When I asked Dr. Smerling about the pros of swipe dating, she said, “It does provide a social platform, and it provides a way for people to actually meet each other. In this day and age, it can be tough for people to connect the traditional way, so these sites are a convenient outlet. If you look at the NY Times wedding announcements, more and more of them begin with a story about how the happy couple first met on eHarmony, OK Cupid, etc. It definitely serves a purpose.”
Dr. Smerling also identified several cons of swipe dating by saying, “People who use these sites are more likely to feel depressed after incessant use, due to emotions that can arise like feelings of inferiority, depression, envy, and lack of self-esteem,” said Smerling. “Getting rejected by someone you’d consider a match, or seeing a perfectly curated profile on Tinder can make it seem like you’re beneath everyone else when you’re actually not.”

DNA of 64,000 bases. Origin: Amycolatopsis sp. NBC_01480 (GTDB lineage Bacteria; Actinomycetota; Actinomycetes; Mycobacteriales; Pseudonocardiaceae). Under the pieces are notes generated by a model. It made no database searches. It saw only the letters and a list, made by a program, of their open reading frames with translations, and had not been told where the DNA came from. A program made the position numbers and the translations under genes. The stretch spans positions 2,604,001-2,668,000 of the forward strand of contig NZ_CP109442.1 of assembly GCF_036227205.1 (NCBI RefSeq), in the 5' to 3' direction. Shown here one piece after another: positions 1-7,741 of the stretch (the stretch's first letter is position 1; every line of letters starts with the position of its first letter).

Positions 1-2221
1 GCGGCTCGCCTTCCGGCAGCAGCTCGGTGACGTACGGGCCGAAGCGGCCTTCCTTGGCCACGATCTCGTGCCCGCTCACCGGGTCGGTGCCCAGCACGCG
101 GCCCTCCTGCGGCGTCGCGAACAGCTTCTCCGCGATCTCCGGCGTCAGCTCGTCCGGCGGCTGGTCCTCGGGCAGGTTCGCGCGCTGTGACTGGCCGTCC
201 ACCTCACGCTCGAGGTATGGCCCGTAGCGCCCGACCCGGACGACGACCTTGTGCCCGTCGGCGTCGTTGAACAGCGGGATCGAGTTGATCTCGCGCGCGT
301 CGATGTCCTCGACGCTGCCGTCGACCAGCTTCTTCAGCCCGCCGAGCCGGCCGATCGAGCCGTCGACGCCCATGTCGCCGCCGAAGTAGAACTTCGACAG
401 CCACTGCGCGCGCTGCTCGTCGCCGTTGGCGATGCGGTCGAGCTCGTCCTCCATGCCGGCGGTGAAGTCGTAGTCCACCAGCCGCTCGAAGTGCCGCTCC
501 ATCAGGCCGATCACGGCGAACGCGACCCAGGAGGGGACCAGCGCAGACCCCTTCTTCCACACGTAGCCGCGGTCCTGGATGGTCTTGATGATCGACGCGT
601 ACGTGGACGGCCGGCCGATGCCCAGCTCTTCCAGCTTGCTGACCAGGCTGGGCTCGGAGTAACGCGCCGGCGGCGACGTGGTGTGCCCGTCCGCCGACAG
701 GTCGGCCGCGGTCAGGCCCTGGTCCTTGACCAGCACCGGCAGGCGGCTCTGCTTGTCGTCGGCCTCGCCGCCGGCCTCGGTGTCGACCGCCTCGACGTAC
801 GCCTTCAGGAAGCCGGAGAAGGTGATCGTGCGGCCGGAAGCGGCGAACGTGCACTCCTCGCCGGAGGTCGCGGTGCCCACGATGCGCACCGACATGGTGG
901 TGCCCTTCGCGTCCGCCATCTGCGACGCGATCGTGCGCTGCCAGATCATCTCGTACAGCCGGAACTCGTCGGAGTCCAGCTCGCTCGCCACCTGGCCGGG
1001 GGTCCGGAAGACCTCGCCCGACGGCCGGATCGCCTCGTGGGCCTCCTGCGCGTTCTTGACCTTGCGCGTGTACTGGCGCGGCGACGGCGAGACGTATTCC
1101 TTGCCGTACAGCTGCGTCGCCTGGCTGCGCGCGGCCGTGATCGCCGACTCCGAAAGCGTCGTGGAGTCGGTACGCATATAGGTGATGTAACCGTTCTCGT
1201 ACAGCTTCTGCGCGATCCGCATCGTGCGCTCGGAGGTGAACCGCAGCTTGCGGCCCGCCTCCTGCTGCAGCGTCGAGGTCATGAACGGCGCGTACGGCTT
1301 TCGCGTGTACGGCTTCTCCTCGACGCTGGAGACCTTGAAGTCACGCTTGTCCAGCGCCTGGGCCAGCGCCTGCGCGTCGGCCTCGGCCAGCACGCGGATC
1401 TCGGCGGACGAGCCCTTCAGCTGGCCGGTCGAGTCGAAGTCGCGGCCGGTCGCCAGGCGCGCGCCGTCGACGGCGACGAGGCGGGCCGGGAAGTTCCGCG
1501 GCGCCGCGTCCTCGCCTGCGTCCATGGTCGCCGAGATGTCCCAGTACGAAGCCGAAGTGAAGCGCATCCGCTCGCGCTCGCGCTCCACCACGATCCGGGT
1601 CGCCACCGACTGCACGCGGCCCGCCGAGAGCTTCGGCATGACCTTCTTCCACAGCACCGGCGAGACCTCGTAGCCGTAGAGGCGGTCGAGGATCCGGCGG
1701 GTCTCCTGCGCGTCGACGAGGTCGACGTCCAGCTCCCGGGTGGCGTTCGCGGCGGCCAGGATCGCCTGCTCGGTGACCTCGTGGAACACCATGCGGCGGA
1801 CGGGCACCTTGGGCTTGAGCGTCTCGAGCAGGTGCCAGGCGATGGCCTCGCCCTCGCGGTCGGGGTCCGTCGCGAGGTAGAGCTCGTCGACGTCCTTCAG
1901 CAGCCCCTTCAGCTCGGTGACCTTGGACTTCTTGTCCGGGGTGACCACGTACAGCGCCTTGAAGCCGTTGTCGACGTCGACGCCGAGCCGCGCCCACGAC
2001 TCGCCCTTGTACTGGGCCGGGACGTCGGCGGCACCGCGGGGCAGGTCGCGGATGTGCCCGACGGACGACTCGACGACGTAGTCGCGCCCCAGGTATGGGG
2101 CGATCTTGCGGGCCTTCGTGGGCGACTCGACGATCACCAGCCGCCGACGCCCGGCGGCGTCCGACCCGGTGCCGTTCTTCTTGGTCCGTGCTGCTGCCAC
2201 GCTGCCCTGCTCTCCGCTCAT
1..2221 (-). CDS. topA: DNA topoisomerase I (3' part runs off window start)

As an online dating expert for the past four years studying everything there is to know about the industry, Kevin Trainor has some interesting perspectives on the subject. For example, Kevin told me, “Swipe dating apps are designed like casinos, and they really do not want you to find a real relationship.” The co-creator of the dating app “Hey There,” Trainor also went on to say, “In reality, swipe apps are very similar in nature to games. Swiping left/right can be analogous to playing Candy Crush. The danger in the gamification of love is that people get addicted to the game and lose sight of the end goal… finding an offline match,” says Trainor.
“Much like the way Facebook and other social networks made us addicted to a digital lifestyle, swipe dating does the exact same thing. Getting a notification that you have received a new message or that someone “likes” you strikes our egos and provides us with an Adrenalin rush of epic proportions said, Trainor.” “That excitement leads to more swiping, more matches, and more chats. It is so easy to get addicted to it.”
What did you think of these takes from professionals on the pros and cons of swiping dating on your mental health, mood? Let us know your thoughts in the comments section!